Oakland, California – Alphabet Inc’s Google will begin limiting the number of high-quality images users can store on the company’s cloud backup service starting next June, it announced Wednesday, in a move that could help protect profit margins.
In a blog post, the company said the “growing demand for storage” means Google Photos no longer respects a year-old policy of unlimited capacity for high-quality photos. Instead, it will set a storage limit for images, along with files in Google Docs editors, for a total of 15 GB.
Only “original quality” photos, or incredibly high-resolution copies, were only those that were pre-calculated against the maximum. Google’s plans for the additional storage, which it calls Google One, start at $ 2 a month.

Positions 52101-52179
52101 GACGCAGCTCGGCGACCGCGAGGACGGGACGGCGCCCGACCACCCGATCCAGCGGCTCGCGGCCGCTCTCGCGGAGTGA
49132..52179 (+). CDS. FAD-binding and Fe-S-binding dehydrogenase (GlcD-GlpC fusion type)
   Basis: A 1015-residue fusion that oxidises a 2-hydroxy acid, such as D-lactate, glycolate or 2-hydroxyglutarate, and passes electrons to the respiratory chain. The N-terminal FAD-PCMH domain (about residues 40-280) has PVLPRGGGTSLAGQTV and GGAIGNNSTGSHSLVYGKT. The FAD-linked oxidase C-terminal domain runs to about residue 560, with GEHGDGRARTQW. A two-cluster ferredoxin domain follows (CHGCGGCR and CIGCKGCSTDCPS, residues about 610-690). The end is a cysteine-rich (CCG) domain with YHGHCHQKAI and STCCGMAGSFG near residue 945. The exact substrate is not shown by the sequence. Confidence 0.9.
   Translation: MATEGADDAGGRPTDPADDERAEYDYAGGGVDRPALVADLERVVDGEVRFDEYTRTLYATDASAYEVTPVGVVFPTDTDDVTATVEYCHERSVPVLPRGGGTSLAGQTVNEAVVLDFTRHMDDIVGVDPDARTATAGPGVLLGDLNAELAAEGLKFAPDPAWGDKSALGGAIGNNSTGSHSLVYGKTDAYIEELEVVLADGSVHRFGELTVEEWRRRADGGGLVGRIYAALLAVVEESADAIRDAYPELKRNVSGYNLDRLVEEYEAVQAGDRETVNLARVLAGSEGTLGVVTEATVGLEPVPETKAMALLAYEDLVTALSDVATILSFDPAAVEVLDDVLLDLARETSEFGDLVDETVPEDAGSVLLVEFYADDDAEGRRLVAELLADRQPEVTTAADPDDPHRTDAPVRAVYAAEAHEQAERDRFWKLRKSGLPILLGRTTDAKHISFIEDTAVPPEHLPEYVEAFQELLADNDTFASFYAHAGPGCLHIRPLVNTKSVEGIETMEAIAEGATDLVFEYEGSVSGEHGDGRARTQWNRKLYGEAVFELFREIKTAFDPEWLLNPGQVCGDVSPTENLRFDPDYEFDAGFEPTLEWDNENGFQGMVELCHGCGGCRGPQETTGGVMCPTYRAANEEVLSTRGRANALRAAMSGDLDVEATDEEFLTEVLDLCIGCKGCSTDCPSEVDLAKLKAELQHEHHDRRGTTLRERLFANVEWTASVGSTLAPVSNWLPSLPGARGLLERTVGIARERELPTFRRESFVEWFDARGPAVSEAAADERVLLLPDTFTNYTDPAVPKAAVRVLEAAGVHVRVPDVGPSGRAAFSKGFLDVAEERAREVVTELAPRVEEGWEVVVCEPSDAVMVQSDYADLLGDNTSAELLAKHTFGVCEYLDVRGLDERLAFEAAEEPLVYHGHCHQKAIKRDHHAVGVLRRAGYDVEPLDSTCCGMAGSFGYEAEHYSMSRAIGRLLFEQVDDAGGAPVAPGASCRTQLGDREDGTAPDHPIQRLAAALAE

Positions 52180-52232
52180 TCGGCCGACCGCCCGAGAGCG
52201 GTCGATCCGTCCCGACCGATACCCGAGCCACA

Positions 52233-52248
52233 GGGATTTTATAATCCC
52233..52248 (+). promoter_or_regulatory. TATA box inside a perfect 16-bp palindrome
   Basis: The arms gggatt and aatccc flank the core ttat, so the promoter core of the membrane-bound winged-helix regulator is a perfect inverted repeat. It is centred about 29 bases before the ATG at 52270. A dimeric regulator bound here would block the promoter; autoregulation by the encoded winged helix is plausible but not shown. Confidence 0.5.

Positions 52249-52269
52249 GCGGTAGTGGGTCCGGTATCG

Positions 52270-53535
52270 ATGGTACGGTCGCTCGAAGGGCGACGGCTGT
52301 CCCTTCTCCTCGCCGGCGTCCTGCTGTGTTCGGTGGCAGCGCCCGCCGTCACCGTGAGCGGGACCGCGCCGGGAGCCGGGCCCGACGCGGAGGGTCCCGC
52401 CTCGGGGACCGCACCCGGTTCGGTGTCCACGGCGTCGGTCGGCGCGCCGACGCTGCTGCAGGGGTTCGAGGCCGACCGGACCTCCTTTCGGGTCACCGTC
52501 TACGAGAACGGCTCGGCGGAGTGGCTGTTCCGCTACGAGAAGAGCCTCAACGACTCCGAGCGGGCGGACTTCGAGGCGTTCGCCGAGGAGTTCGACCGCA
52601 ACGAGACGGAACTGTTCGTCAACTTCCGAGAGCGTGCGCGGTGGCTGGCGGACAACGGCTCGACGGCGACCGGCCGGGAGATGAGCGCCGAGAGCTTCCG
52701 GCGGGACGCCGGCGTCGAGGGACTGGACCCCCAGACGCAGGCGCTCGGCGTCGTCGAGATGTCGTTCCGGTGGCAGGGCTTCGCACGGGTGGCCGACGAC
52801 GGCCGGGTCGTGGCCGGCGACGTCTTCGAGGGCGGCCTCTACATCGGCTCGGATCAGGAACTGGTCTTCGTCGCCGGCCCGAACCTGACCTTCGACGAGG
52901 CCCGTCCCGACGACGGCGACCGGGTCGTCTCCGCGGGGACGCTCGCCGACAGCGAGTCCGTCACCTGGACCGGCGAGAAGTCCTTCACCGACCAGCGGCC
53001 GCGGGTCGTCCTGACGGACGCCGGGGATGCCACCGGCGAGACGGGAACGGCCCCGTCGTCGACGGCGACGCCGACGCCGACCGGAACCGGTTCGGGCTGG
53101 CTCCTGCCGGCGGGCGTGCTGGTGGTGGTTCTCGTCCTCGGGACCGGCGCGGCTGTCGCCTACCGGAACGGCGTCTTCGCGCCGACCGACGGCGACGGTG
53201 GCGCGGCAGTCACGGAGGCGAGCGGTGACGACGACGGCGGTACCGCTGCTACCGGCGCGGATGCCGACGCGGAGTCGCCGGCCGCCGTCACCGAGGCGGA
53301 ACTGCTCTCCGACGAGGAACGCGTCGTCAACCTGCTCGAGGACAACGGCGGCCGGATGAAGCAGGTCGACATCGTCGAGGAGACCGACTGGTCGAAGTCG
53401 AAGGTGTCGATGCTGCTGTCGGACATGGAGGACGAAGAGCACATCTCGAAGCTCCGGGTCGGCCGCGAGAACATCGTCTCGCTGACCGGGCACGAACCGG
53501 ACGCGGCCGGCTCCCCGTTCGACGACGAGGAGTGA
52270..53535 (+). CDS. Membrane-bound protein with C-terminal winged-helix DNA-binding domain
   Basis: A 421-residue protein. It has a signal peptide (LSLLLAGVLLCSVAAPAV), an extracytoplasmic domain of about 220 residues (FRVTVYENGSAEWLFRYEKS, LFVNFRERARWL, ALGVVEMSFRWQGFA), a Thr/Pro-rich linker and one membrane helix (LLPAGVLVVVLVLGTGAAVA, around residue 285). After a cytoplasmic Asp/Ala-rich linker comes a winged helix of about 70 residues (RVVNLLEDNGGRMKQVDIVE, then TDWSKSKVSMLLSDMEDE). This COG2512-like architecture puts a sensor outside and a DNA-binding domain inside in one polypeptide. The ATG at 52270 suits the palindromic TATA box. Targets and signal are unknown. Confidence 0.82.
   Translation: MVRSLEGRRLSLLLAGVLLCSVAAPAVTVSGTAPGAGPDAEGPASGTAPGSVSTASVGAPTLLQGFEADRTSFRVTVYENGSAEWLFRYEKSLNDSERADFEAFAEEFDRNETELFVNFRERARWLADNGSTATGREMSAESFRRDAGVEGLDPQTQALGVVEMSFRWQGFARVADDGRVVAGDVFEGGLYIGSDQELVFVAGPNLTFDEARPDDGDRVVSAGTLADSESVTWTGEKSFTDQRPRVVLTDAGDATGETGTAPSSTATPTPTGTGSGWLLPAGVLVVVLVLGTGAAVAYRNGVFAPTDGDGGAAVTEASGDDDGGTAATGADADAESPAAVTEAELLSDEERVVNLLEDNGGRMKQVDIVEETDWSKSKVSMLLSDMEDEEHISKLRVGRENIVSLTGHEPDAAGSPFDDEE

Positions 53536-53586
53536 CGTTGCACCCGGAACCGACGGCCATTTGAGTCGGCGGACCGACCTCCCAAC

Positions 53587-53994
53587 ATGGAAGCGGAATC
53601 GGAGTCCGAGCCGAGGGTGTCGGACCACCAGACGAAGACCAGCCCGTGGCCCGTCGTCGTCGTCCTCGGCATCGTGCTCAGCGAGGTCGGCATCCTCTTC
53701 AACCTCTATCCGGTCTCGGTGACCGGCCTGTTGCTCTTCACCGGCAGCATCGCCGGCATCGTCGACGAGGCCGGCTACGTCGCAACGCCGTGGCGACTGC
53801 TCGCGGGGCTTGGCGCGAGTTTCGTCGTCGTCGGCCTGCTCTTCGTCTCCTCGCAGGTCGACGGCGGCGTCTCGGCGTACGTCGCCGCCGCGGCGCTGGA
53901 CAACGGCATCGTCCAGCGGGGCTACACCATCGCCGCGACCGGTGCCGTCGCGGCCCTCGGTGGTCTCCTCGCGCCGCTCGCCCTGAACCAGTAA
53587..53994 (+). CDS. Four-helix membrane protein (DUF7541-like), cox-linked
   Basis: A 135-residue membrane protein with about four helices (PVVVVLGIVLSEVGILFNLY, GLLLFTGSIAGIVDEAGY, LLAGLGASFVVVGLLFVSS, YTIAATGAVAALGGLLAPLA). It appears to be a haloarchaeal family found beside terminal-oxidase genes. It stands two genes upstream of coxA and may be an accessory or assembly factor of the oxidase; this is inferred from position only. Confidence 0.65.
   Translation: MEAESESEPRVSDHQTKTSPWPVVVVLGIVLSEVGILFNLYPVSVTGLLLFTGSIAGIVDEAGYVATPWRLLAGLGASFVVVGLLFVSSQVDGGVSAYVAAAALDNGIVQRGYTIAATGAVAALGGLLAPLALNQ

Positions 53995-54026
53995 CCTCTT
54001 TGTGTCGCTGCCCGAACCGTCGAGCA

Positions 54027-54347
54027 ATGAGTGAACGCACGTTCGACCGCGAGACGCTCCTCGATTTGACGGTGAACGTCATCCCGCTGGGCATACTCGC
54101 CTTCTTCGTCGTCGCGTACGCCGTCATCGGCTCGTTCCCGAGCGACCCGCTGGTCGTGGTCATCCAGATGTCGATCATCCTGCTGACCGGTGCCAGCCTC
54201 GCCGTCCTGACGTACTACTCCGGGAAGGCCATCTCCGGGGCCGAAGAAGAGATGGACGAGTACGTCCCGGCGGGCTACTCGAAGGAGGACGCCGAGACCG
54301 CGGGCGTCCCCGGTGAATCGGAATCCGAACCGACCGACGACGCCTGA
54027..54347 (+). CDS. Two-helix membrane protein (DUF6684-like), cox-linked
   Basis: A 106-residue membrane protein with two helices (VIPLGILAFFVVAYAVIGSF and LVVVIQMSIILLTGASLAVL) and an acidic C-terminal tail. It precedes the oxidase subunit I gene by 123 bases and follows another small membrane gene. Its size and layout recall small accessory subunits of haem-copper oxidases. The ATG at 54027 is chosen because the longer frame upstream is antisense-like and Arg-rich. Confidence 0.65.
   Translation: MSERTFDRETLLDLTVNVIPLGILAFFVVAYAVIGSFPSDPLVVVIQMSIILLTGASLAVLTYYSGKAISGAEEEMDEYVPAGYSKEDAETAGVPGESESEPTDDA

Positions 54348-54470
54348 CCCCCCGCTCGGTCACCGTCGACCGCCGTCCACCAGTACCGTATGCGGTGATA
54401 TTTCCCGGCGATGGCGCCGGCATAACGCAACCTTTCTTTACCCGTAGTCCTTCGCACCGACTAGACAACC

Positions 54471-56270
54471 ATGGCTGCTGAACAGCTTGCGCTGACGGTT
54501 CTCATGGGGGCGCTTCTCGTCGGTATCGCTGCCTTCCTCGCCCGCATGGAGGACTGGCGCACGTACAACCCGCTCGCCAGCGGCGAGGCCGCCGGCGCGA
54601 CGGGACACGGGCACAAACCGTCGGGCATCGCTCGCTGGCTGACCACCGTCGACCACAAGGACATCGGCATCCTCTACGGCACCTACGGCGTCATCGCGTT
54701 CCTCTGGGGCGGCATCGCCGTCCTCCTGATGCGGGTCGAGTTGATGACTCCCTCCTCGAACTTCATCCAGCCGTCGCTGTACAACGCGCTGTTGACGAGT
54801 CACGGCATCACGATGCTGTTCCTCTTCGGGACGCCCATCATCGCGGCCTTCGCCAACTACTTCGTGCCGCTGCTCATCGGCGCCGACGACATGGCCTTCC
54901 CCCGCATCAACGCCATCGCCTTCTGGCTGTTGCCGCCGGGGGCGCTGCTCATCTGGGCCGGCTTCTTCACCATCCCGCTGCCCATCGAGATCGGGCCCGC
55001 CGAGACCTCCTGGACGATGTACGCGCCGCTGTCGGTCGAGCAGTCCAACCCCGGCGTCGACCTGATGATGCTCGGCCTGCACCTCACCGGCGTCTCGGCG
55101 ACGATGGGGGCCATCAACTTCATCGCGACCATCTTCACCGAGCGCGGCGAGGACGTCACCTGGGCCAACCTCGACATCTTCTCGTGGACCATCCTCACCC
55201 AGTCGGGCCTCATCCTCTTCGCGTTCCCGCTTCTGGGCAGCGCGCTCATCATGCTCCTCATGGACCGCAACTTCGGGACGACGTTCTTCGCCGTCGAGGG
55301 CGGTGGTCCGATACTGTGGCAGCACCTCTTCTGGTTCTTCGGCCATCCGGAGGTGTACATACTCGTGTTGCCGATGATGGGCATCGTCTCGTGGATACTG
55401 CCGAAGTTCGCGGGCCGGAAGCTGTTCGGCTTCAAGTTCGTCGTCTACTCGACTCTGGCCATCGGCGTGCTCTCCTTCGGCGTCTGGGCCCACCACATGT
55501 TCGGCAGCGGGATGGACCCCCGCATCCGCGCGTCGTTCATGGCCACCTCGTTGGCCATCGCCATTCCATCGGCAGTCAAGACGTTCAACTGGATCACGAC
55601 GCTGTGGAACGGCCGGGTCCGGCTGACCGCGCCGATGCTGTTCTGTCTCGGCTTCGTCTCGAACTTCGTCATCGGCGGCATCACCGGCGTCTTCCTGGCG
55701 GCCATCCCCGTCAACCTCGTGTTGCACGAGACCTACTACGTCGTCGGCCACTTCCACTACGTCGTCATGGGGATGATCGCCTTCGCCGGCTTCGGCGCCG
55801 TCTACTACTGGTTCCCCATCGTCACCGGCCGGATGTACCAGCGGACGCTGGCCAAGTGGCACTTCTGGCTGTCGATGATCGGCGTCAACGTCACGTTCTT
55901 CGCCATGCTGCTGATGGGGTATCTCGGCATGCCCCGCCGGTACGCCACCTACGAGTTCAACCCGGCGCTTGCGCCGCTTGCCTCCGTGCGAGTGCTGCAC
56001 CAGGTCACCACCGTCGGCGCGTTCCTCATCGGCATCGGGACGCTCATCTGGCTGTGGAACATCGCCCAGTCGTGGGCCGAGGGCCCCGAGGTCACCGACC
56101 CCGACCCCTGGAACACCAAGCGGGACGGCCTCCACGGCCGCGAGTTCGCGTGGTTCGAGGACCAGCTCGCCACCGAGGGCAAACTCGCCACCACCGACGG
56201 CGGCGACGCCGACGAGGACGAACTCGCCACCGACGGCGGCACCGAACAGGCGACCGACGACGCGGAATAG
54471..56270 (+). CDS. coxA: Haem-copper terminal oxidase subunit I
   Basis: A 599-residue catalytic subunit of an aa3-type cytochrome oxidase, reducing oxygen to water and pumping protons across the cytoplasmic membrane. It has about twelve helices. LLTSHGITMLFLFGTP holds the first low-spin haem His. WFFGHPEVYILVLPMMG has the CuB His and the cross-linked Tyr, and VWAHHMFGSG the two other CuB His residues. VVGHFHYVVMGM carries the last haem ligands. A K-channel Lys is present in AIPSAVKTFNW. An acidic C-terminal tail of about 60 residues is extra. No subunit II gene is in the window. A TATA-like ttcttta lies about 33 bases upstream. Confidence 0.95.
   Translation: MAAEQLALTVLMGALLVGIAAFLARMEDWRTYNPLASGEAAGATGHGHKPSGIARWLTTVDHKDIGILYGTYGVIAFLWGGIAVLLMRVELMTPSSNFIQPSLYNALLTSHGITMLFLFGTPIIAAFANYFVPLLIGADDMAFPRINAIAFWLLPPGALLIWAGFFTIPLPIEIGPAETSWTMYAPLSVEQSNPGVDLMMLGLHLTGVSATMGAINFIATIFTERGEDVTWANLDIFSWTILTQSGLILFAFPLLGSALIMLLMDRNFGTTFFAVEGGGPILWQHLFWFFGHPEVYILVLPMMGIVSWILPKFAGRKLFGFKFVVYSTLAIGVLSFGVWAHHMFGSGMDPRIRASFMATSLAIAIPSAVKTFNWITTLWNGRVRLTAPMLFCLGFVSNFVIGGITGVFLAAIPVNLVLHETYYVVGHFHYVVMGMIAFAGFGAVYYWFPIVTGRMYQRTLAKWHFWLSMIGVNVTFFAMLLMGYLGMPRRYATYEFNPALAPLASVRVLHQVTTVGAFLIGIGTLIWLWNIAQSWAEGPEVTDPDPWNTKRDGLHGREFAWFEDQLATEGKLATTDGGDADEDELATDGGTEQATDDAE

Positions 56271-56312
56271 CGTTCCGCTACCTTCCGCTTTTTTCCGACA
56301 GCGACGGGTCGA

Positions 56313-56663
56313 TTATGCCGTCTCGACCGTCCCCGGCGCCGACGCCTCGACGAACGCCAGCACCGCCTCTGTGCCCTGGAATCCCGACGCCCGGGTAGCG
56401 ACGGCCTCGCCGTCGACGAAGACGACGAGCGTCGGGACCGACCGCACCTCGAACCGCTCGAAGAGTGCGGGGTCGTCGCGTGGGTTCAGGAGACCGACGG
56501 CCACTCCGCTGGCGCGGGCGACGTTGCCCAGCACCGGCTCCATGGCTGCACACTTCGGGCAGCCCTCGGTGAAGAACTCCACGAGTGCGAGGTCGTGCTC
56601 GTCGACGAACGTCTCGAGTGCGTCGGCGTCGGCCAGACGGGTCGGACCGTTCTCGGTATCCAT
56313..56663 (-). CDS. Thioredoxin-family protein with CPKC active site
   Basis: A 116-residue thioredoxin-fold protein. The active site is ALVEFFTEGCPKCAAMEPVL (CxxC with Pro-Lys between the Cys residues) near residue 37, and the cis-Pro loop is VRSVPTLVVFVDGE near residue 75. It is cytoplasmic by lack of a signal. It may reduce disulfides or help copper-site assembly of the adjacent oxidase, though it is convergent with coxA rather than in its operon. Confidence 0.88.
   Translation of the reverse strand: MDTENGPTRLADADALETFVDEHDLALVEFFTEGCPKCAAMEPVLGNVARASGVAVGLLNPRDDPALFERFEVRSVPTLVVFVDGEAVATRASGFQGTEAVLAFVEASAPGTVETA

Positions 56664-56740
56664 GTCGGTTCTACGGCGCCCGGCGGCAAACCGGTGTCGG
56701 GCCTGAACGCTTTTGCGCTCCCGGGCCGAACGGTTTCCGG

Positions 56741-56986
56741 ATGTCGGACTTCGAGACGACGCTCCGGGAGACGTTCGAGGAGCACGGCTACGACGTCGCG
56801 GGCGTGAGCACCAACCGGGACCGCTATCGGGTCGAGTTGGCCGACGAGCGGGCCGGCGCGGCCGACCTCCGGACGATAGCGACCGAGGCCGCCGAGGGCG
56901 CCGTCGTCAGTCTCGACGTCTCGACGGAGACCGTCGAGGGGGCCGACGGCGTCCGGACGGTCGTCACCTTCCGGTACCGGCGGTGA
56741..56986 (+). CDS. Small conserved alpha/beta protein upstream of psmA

More than a billion people use Google Photos every month, but the company has estimated that less than 20% of them will need to upgrade for additional storage in the next three years.
Google has faced plummeting profits in recent years as it invests heavily in cloud storage systems without seeing a related increase in revenue. But this year the company was aiming to fill the gap by adjusting the franchises offered by Google One to attract more sales.
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